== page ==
For Walter Benjamin the home at the beginning of the 20th Century was like a universe for the private citizen. To represent the home was not just à la mode but domestic interiors became metaphors for bourgeois identity. Ellen Key’s 1899 treatise ‘Beauty in the Home’ connects moral aspects of family life and childrearing with domestic aesthetic choices. The paradox in art history of the home in avant-garde art and architecture has been researched elsewhere: often shunned as too private, soft, feminine or bourgeois, yet domestic interiors are central to the making of modernity. This project investigates another aspect of the domestic paradox, namely it’s symbolic value in response to specific cultural, political and artistic contexts.
As several thinkers have explored, to have a home, to be at home or the longing for home is a shared human experience across cultures and generations. Or is it? This comparative study will analyse the way in which the concept of domesticity in art is a shared longing in a philosophical sense, an aesthetic tradition in modernist art across continents. It will also explore the heterogeneity of the term and its complex genealogy. The time frame is set between the revolts of the late 1960s to the dismantling of the iron curtain at the end of the 1980s.
In countries in the west where the women’s movement changed society, such as the US and Sweden, domestic scenes set in the home became political, ideological and aesthetic issues for liberation, emancipation and class struggle during the period. But in the USSR and Poland representations of home in art got a different trajectory. If the women’s movement in the west wanted to break free from the home in Sweden making the personal political, state politics in totalitarian states intervened in the detailed everyday running of personal life.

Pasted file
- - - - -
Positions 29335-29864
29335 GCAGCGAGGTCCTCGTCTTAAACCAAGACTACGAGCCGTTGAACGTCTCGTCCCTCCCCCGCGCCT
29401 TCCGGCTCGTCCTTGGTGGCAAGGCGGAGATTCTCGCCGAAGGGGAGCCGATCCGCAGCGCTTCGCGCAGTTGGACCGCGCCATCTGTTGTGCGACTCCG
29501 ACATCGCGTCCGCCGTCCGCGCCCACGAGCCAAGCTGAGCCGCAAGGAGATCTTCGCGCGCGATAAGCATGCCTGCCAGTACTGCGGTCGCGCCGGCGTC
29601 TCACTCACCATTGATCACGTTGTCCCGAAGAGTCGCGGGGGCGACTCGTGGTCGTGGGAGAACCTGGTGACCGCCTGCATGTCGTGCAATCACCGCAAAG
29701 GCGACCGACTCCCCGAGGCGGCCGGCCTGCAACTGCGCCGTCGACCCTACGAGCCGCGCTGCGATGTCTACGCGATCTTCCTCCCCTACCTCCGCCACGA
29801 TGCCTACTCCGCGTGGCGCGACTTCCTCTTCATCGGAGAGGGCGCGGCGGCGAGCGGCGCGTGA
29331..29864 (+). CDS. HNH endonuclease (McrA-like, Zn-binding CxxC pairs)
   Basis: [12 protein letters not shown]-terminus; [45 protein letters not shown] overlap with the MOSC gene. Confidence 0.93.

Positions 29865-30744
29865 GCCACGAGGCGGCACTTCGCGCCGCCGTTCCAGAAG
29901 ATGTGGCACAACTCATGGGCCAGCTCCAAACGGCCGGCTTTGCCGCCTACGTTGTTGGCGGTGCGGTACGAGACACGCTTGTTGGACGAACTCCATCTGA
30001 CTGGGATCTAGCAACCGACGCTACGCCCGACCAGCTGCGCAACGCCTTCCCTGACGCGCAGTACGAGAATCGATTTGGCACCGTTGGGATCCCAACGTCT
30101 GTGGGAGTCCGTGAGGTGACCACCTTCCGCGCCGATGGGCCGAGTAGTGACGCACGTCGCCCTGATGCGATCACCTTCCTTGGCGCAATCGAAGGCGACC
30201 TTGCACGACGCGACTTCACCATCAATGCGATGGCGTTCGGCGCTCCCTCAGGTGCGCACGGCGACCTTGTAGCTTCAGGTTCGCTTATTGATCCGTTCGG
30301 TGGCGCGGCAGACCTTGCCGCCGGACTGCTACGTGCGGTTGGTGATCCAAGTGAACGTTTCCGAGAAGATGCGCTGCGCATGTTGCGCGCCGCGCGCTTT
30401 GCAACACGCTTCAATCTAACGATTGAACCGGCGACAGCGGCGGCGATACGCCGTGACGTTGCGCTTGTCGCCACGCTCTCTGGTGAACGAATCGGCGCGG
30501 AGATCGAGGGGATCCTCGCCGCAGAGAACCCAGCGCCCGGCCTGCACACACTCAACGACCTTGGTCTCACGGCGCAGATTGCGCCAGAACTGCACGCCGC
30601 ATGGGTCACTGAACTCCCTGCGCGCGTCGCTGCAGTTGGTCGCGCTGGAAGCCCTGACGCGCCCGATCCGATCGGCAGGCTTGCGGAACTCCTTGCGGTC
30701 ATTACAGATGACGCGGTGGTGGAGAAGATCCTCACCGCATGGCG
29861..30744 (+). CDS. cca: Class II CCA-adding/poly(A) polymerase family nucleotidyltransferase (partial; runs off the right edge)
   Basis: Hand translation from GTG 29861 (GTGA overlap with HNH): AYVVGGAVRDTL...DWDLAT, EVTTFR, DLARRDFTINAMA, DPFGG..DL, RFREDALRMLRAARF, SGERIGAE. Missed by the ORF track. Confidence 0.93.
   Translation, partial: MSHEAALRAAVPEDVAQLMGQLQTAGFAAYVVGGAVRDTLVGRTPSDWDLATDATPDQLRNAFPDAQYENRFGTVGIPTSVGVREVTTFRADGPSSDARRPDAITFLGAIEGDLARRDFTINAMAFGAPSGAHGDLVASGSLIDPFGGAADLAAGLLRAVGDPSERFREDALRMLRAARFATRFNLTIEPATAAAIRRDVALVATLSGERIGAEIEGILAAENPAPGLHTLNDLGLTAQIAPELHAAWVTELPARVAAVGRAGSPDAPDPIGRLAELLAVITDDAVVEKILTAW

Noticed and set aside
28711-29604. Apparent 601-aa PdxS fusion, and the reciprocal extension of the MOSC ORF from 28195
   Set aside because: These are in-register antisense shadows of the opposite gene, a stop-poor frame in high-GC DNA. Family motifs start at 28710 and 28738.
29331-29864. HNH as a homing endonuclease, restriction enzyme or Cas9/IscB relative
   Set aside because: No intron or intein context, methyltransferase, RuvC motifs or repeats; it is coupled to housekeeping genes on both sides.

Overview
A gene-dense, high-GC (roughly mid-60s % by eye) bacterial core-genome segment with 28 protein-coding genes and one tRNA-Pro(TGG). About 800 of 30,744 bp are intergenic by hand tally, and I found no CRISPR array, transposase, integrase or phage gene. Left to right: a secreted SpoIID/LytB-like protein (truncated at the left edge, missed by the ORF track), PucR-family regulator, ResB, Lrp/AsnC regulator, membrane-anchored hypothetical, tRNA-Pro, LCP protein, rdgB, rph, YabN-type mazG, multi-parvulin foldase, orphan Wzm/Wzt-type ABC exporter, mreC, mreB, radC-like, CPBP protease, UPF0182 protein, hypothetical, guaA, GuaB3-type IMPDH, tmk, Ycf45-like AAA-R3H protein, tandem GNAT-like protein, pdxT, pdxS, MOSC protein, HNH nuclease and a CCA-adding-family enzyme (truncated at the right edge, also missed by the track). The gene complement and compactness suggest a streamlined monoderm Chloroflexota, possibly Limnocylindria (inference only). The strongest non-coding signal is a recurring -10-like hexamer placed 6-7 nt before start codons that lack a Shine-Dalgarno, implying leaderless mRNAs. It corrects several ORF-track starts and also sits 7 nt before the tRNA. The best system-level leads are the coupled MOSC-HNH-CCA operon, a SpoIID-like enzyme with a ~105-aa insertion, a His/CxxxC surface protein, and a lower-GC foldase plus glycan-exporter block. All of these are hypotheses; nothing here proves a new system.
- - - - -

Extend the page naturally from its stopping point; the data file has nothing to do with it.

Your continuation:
The aim with this research is to further an understanding of representations of the domestic as heterogenic and culturally specific, but importantly also to break up the all too dominant western understanding of the central concept home or domestic in art. It is carried out as comparative research through in depth case studies. The starting point is work by artists on the Swedish scene Dick Bengtsson (1936-89), Gittan Jönsson (b. 1948), Björn Lövin (1937-2009 and canonical art from Poland by Jaros?aw Koz?owski (b. 1945) and Russia by Ilia and Emilia Kabakov (b. 1933 & 1945). The result will hopefully cast further light on the time and its art and not the least the heterogeneity of the term domestic – which is of such fundamental importance to mankind.